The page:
“Building on the valuable experiences and lessons learned from The Slayte, we are well-prepared to make the new project a success.”
InterRent’s Richmond & Churchill development in Ottawa will offer 177 residential units and 11,591 square feet of commercial space when it’s completed in the first half of 2027.
The REIT owns a 25 per cent stake in the Burlington GO Lands project, an 8.5-acre site comprised of three parcels of land in Burlington that will be developed in two phases and deliver 2,515 residential units and about 40,000 square feet of commercial space by 2032.
Brookfield Property Group and CLV are InterRent’s partners in the project.
InterRent also owns a 50 per cent share in Ottawa’s 900 Albert, a transit-oriented three-tower mixed-use development which is proposed to include 1,241 residential units and 511,608 square feet of commercial space.
Trinity Development Group and CLV are the development partners for the 3.6-acre site.
“Our development pipeline is important to us and we remain committed to contribute to the solution for Canada's housing shortage by introducing much-needed housing suites to the market,” Cutsey noted.
“Nevertheless, we're acutely aware of the persistent challenges we face, including rising hard and soft costs, along with constraints on financing.”
Dispositions difficult in current conditions
InterRent completed the sale of a 54-unit property in Ottawa for $11.5 million during the quarter.
While the REIT has identified other assets in its portfolio that align with its strategic disposition criteria, the investment community has been cautious and deal volumes have been muted.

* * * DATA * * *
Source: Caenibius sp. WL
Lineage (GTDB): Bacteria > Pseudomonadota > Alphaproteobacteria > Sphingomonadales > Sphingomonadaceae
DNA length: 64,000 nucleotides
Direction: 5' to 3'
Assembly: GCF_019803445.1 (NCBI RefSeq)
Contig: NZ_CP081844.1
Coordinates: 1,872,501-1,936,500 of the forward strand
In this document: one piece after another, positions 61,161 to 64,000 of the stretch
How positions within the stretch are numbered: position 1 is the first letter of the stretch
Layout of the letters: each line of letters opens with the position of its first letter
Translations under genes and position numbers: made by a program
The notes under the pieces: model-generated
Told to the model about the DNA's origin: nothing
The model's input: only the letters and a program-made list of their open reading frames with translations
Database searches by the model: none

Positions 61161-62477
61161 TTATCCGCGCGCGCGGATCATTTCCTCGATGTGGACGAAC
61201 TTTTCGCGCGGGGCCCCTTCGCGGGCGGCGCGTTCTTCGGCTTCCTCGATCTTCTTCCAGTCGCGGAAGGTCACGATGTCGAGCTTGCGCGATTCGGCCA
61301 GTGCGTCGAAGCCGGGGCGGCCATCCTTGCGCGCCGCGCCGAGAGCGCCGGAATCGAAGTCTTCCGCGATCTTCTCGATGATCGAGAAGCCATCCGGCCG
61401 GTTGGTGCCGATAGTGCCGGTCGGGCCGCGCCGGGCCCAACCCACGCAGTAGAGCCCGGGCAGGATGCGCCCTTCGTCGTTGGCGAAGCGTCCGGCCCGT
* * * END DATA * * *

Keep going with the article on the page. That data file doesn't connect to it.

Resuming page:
“The assets we’ve earmarked are assets that have below target IRRs (internal rates of return) over the next five years relative to our corporate IRR,” said Cutsey. “There’s still quite good cash flow and, quite honestly, there's still a pretty good growth profile.
"It just doesn't meet our overall growth profile so it makes sense to recycle that capital.”
There’s no need to sell any assets, given the strength of InterRent’s balance sheet, so the REIT will only dispose of them if it receives the right offers.
Cutsey said InterRent is at various stages of negotiations regarding dispositions, but selling remains challenging and he doesn’t expect to announce deals any time soon.
“The investment market really is frozen, as well as development,” Cutsey said. “Everybody has pens down on all sides right now.”
InterRent very selective with acquisitions
While there are acquisition opportunities for those with a well-capitalized balance sheet, InterRent will be very selective about pursuing them until it sees where its cost of capital will stabilize.
“There's a lot of volatility right now in the cost of equity and the cost of debt, and we're very mindful of that,” Cutsey explained.
“We're also very happy with our organic growth and the runway that we believe we have in our portfolio by just harvesting our internal growth.”
All in all, Cutsey is happy with InterRent’s performance and its prospects moving forward.
“Despite recent interest rate fluctuations and economic uncertainties, we are confident that the strong fundamentals that underpin our robust operational performance will continue to serve as tailwinds in the foreseeable future,” said Cutsey.